New York-based K Health has developed an app that uses AI and anonymized health records to augment the diagnoses of health problems. It was founded in 2016 and claims to be the first startup to use true AI in consumer health at the primary care level, as our Holden Page wrote at the time of the startup’s $12.5 million Series A.
As part of the latest funding round, Alex Zubillaga, managing partner and founder of 14W, has joined the board. Comcast’s Shawn Leavitt has joined as an observer as Comcast works to “provide better care” to its employees.
K Health works by leveraging AI-driven health data that was accumulated over two decades by tracking 2 billion anonymized health events. (That data was collected by Maccabi, the second largest HMO in Israel.) K has taken that data to create a predictive model aimed at enabling people to learn more about their health by comparing themselves to other people with similar characteristics such as gender, age, symptoms, and medical history. Since July, the startup has built an audience of 500,000 users with about 15,000 people using the app on a daily basis, according to CEO Allon Bloch.
“The problem with Dr. Google and WebMD is that they have no understanding of you, no concept of learning who you are, and their findings are not based on evidence-based medicine,” he told Crunchbase News. “We’ve been living with this since the beginning of the internet. It’s been perfectly OK to scare people about their medical conditions.”
With K Health, people get a more reliable and accurate way to have an initial understanding of what they might have in addition to what drugs other people with a similar history took, Bloch explained.
“We ask 21 questions that on average take a patient 3 to 4 minutes to answer,” he told Crunchbase News. “We try to mimic the same process that a doc does when a patient goes in for a visit, and also learn people over time…. It’s a powerful thing we’re building. Nobody else that we know of has put AI into primary care.”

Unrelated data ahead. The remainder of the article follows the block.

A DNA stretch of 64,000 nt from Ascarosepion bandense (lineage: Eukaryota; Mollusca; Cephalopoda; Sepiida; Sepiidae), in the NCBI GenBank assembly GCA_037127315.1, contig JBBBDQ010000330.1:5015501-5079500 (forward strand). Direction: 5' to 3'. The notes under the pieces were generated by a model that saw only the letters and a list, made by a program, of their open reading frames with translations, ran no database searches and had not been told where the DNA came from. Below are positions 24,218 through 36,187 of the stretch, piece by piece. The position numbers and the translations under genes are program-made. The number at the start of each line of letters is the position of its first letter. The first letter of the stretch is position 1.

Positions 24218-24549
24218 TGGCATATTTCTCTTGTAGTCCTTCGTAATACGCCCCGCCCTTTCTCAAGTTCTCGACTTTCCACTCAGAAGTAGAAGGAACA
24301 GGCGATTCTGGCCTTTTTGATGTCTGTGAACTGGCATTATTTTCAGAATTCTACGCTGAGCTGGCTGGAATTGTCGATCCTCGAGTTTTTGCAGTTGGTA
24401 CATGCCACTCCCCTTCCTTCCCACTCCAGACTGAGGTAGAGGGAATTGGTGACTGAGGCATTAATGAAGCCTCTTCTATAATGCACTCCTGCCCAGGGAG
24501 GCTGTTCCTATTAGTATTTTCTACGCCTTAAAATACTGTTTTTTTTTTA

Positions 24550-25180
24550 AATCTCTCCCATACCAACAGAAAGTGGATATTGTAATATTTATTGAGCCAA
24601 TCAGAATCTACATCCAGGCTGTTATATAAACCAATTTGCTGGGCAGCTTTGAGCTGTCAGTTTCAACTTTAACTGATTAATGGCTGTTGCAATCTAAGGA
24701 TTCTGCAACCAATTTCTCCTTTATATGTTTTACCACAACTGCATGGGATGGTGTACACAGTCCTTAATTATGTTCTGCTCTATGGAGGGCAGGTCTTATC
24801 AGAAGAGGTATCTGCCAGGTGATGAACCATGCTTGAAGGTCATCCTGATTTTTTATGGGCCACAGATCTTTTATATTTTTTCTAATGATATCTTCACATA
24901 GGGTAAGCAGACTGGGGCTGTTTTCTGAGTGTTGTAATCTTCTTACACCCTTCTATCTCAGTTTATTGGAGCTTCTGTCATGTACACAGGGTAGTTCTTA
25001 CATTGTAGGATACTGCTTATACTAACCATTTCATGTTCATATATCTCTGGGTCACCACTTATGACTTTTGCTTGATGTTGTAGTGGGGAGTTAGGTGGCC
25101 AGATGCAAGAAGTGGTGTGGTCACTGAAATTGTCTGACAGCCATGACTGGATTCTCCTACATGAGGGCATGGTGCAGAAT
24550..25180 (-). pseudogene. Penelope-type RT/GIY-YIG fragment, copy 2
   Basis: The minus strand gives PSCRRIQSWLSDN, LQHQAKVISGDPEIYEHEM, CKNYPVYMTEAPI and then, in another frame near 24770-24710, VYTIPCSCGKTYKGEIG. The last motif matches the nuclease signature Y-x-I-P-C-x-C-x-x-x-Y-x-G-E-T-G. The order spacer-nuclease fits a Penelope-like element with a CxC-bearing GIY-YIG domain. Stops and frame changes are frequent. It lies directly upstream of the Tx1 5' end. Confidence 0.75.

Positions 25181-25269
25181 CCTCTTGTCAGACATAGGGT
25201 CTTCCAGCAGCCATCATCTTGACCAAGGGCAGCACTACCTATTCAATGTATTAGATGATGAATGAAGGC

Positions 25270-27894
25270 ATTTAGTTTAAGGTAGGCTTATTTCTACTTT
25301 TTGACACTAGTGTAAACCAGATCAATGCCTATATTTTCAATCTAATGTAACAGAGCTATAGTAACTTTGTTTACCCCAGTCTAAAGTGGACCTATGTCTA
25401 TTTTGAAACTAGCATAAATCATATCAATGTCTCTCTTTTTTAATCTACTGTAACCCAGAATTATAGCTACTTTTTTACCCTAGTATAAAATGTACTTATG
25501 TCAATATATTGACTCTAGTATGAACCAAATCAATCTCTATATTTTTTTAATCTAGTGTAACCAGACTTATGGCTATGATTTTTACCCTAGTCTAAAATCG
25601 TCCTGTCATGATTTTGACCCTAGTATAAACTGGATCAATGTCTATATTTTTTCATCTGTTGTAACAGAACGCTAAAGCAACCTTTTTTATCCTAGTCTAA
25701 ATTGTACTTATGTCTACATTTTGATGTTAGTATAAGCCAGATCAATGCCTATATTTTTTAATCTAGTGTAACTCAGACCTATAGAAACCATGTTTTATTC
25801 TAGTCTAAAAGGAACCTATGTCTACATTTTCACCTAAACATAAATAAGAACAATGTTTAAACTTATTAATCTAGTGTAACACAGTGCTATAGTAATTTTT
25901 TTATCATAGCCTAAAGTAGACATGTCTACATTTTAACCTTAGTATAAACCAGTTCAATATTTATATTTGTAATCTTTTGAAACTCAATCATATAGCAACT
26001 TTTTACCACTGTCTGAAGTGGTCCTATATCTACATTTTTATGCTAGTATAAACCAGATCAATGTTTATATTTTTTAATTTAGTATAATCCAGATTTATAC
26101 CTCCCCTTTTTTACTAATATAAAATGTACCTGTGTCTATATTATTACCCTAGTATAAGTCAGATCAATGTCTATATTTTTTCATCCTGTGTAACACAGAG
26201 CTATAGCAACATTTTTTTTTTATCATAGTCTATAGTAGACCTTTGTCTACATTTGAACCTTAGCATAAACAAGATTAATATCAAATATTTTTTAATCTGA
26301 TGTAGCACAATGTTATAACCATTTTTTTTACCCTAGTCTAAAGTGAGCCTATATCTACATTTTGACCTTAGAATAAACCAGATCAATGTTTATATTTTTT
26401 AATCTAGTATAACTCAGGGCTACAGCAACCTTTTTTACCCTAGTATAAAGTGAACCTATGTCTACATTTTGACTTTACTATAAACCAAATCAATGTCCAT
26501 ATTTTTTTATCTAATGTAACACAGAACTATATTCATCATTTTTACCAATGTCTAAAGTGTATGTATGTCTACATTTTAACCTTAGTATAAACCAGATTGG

Bloch said the startup will use the latest capital infusion to take its offering a step further. In early 2019, K Health plans to launch in-app remote care so that consumers can “get faster and better care at a fraction of the cost of visiting a doctor today.”
K Health has partnered with about 40 providers in New York with whom people can make a physical appointment with via the app or even get treated remotely.
“We’re scaling that out across most of the US early next year and a lot of our capital will be focused on providing accurate remote care,” he said. “We’re making people rethink how healthcare should work by giving people the ability to use software that is intelligent enough to learn you over time and then press a button to get a doctor to review your issues at any time. This is where personalized health will happen at the primary care level.”
Dr. Edo Paz, clinical director at Heartbeat Health, has been working for K Health for about 18 months. He started as a physician advisor and was impressed with their accuracy and diagnoses.
“These days, the barriers to seeking care are pretty high so this gives people a free and accurate way to see what other people like them have been diagnosed with,” he told Crunchbase News. “This also helps doctors from a documentation perspective because they have written record of a patient’s’ symptoms.”
Dr. Paz is also impressed with the startup’s “unique” vast dataset and the app’s ability to only get “smarter over time.”
“The doctors can have a closed loop with the app,” he said. “They can verify a diagnosis and patients can provide feedback in it, so that the app can only get better evaluating patients.”